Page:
Every possible mistake that could be made played out onstage during Thursday night’s theater production at Franklin.
The actors missed the lines, grimacing as they struggled to utter high school vocabulary words like “facade” or “moody.” Props were constantly misplaced, leading to awkward moments where the lead actor had to use a vase as a notebook.
During what should have been a dramatically shocking moment in the second act, an actor leaned against a prominent support beam towards the back of the set. The beam collapsed to the ground, causing the second story floor to collapse with a loud creaking sound.
The actors recoiled in horror. The audience roared with laughter. And the stage crew – the creators of the doomed set – smiled with satisfaction.
Everything was going exactly according to plan.
The mistakes were all part of “The Play That Goes Wrong,” a wacky parody of 1920s murder mystery plays in which a beleaguered company of actors struggles in a performance where everything constantly fails. The onstage mishaps – from collapsing sets and untimely dramatic music cues to onstage collisions that seemingly incapacitated the actors – were carefully crafted and executed by an all-volunteer production team.
“This particular show couldn’t have happened without a huge, huge amount of people,” said Sarah Kieffner, the show’s director. “It was the toughest series I’ve ever helmed, yes, but also been on.”
As a director, Kieffner not only gives performance and action notes to people onstage, but helps coordinate a largely invisible team of offstage light operators, sound engineers, prop designers and costumes and set builders. They are responsible for everything that happens on stage, from setting up props to playing eerie music and sound effects at the most dramatic moments.
Make things go wrong, the right way
Or, for this show, making sure everything failed correctly.
The actors in the later production never acknowledged that the mishaps on stage were intentional, and the show was presented to audience members as “The Murder at Haversham Manor”. A sense of realism and immersion was key to the show’s comedy, so the team used countless tricks to create the illusion that the set was collapsing by accident.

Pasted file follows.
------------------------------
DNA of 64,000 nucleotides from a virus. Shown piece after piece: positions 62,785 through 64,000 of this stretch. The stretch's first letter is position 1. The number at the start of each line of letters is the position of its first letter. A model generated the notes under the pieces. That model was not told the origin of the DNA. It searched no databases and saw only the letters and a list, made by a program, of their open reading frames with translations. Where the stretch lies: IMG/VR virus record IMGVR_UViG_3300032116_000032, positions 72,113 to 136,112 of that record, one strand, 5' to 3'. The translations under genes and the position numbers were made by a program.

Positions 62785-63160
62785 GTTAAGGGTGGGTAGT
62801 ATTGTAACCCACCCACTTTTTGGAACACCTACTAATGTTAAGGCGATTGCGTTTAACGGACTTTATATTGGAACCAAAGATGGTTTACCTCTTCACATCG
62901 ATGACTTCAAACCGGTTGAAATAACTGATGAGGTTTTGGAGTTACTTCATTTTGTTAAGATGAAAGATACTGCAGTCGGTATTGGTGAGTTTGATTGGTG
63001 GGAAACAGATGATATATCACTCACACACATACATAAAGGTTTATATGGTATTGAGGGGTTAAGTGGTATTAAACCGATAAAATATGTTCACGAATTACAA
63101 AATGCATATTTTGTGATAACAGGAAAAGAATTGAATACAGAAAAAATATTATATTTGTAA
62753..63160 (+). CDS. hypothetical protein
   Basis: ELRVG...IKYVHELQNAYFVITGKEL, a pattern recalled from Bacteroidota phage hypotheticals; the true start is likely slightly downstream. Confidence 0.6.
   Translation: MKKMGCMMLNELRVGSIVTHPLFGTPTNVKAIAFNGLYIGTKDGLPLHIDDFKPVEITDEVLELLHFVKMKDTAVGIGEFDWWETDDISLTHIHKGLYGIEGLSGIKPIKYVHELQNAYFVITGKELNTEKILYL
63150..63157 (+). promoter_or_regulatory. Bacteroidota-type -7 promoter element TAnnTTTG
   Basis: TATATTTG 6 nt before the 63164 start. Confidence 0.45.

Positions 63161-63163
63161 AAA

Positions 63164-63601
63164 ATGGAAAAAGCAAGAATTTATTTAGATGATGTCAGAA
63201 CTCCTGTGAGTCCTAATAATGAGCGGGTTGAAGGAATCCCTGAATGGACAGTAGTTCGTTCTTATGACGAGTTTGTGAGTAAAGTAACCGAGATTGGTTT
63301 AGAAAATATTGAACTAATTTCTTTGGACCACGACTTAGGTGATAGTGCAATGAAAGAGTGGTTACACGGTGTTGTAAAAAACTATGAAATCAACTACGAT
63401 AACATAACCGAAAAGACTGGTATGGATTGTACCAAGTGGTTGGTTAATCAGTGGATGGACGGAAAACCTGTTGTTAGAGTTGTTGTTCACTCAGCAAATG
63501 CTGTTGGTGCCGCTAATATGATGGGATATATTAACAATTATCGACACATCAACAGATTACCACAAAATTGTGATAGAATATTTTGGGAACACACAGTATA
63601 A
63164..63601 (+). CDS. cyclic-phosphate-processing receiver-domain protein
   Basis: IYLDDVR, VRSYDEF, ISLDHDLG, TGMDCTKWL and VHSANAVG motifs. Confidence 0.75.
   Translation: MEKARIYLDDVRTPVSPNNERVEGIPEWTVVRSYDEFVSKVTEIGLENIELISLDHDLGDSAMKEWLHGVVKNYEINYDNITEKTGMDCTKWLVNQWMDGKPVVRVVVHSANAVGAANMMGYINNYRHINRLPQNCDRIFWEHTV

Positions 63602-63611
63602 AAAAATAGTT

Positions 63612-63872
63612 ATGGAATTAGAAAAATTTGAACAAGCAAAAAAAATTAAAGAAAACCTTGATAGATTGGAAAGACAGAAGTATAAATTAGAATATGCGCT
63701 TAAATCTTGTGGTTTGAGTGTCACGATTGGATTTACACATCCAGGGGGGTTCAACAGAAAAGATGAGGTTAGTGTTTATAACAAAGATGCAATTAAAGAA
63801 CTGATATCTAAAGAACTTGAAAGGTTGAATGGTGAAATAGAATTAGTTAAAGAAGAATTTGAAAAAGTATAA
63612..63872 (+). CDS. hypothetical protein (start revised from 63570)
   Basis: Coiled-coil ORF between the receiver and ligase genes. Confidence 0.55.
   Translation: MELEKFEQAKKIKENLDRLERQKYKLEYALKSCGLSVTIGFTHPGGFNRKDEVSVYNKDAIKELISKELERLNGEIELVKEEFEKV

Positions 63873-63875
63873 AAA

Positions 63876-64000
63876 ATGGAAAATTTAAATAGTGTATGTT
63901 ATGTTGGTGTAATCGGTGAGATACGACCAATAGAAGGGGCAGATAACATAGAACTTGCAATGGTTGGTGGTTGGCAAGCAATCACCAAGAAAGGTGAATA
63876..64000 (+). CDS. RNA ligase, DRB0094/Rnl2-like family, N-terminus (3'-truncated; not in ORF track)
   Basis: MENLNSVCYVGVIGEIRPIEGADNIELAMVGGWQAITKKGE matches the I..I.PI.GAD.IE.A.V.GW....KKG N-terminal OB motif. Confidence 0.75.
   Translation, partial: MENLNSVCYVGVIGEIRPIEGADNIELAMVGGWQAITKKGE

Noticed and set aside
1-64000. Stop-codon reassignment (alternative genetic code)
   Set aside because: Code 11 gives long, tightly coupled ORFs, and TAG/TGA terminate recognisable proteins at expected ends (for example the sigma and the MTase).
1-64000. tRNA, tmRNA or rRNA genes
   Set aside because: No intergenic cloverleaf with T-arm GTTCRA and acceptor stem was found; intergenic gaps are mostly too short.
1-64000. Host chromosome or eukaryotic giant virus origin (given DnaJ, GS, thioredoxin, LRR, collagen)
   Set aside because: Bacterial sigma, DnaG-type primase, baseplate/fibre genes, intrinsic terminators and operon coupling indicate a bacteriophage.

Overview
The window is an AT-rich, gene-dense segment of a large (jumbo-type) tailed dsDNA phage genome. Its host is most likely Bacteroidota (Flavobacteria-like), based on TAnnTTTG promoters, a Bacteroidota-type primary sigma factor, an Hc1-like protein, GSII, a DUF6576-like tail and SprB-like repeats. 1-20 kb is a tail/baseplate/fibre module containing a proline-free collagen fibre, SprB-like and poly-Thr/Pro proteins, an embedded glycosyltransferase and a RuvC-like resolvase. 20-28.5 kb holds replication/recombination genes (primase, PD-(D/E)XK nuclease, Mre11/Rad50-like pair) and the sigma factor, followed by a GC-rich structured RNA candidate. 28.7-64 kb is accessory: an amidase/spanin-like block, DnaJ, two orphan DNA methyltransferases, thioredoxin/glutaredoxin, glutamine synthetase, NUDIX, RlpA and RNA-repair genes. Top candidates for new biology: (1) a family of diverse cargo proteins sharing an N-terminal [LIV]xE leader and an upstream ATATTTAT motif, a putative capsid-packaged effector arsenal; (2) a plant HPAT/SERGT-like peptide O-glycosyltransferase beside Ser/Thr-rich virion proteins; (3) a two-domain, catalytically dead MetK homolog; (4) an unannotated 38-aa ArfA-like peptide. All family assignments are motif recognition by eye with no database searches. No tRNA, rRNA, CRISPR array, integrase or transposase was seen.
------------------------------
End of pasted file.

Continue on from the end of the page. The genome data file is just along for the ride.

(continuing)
Stage manager Dustin Greenleaf ran the operation on show nights. While the actors were on stage, he gave carefully timed instructions to crew members on when to play music, where to focus lights, and when to destroy the set while watching from a backstage control screen.
“I can see everything, even customers sitting in their seats,” Greenleaf said. “Which is always fun for us.”
The paintings and wall decorations were held together by magnets, allowing crew members to drop them (and then put them back on) effortlessly. To make the rungs of a ladder look like they’ve collapsed, the props team replaced two of the rungs with polystyrene painted to match the wooden ladder. When the actor stepped on the bar, it broke easily.
Basically, they also created props that wouldn’t actually harm the actors, which was especially important in a show where an entire wall slams onto the stage.
“When things ‘go bad’ you have to be very careful about safety,” said Savannah Aiello, one of the two team leaders. “So not only do we make sure the actors are in their place and the props are in their place, but the show has a lot of different components with sets falling, with water, with things coming off walls, with hidden entrances.”
By day, Aiello is a technology coach at schools in Williamson County. Her husband, fellow set construction manager Sean Aiello, is an attorney and Williamson County Commissioner. Kieffner is a guidance counselor at Father Ryan Academy. And Greenleaf, who has arguably the most stressful job on show days, works in tech support at TriStar Centennial Medical Center.
Greenleaf, who has worked with Pull-Tight for 16 years, said he loved coordinating so many moving parts behind the scenes to create a seamless show for audience members. The actors can get the applause on stage, but without the crew, a play would just be a bunch of people yelling at each other in a dark theater.
No props, no costumes, no lighting or sound and certainly no elaborate set design.
“That’s the beauty of acting,” Greenleaf said. “You shouldn’t know we’re back there if the show goes well.”
Recalling the spectacular “failures” of “The Play That Goes Wrong”, he added:
“On this show, you can almost get away with it a bit (with mistakes) because they don’t know exactly what should have happened.”
Cole Villena covers Williamson County at The Tennessean, part of the USA Today – Tennessee network. Contact Cole at firstname.lastname@example.org or 615-925-0493. Follow Cole on Twitter at @ColeVillena and on Instagram at @CVinTennessee.